De Bellis, V., Bozza, F., Fontanesi, S., Severi, E. et al., "Development of a Phenomenological Turbulence Model through a Hierarchical 1D/3D Approach Applied to a VVA Turbocharged Engine," SAE Int. J. Engines 9(1):506-519, 2016, doi:10.4271/2016-01-0545.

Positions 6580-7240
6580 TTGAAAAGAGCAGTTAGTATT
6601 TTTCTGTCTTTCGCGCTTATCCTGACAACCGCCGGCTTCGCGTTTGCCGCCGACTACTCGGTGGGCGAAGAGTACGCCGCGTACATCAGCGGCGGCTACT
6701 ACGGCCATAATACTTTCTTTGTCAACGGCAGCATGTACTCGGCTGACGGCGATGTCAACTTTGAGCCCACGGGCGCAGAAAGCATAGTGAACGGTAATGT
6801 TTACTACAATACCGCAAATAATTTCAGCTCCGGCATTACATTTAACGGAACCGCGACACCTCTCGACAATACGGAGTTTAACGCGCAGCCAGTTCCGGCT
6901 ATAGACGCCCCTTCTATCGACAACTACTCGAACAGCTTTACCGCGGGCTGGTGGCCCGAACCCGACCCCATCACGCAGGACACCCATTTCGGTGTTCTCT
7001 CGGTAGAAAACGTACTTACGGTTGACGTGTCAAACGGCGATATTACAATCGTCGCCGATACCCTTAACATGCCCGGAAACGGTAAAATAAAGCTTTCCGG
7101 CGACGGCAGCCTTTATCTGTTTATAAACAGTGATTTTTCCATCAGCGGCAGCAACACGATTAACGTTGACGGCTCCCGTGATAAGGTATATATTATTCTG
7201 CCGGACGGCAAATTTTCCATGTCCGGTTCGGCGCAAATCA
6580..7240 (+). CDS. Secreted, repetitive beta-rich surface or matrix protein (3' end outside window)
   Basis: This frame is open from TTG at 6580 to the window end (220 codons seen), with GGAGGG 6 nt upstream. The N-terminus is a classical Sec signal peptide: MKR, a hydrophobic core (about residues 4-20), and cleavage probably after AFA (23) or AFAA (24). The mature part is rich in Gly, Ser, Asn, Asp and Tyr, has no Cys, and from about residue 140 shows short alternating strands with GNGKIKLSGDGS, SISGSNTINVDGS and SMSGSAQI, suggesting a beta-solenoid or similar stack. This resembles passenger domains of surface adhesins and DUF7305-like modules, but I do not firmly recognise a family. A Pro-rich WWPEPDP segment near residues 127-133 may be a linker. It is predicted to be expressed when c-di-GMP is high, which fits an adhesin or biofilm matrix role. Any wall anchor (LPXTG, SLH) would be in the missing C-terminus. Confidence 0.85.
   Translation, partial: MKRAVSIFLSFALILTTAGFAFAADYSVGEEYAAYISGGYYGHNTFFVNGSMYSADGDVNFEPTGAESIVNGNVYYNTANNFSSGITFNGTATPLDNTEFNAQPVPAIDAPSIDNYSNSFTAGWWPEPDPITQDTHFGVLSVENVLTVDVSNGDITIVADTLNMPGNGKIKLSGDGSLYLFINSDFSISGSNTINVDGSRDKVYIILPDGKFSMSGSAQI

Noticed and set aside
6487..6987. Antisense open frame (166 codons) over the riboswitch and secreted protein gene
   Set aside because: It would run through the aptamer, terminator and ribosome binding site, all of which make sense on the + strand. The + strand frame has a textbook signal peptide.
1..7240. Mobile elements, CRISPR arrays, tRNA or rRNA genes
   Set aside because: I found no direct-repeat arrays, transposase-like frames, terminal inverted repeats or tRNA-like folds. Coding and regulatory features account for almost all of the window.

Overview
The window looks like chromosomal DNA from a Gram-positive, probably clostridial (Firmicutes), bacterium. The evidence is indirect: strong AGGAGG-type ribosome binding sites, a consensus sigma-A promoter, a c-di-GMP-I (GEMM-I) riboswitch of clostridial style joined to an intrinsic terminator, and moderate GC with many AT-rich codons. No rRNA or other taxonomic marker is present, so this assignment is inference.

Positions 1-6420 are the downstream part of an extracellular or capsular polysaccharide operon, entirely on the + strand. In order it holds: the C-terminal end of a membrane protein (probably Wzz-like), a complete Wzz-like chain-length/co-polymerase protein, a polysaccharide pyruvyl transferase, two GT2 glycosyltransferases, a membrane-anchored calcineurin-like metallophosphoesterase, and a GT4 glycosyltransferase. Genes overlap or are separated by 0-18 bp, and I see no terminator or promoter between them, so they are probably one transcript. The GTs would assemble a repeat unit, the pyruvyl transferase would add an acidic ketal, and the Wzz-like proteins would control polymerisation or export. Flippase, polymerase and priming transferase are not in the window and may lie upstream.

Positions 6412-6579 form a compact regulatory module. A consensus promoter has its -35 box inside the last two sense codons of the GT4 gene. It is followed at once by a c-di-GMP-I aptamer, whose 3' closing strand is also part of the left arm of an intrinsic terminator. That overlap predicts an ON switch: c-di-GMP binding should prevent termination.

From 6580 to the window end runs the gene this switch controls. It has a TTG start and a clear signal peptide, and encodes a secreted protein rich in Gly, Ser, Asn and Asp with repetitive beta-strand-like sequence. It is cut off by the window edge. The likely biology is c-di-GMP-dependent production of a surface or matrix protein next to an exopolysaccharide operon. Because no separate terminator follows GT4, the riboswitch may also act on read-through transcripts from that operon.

It is widely recognized that spatial and temporal evolution of both macro- and micro- turbulent scales inside internal combustion engines affect air-fuel mixing, combustion and pollutants formation. Particularly, in spark ignition engines, tumbling macro-structure induces the generation of a proper turbulence level to sustain the development and propagation of the flame front.As known, 3D-CFD codes are able to describe the evolution of the in-cylinder flow and turbulence fields with good accuracy, although a high computational effort is required. For this reason, only a limited set of operating conditions is usually investigated. On the other hand, thanks to a lower computational burden, 1D codes can be employed to study engine performance in the whole operating domain, despite of a less detailed description of in-cylinder processes. The integration of 1D and 3D approaches appears hence a promising path to combine the advantages of both.In the present paper, a 0D phenomenological mean flow and turbulence model belonging to the K-k model family is presented in detail. The latter is implemented in the GT-Power™ software under the form of “user routine”. The model is tuned against in-cylinder results provided by 3D-CFD analyses carried out by the Star-CD™ code at two engine speeds under motored operation. In particular, a currently produced twin-cylinder turbocharged VVA engine is analyzed. The 0D model is then validated against further 3D results at various engine speeds and intake valve lifts, including early closure strategies, both under motored and fired operation.The proposed 0D mean flow and turbulence model shows the capability to accurately estimate the temporal evolution of the incylinder turbulence for all the considered operating conditions, without requiring any case-dependent tuning, proving its generality and reliability.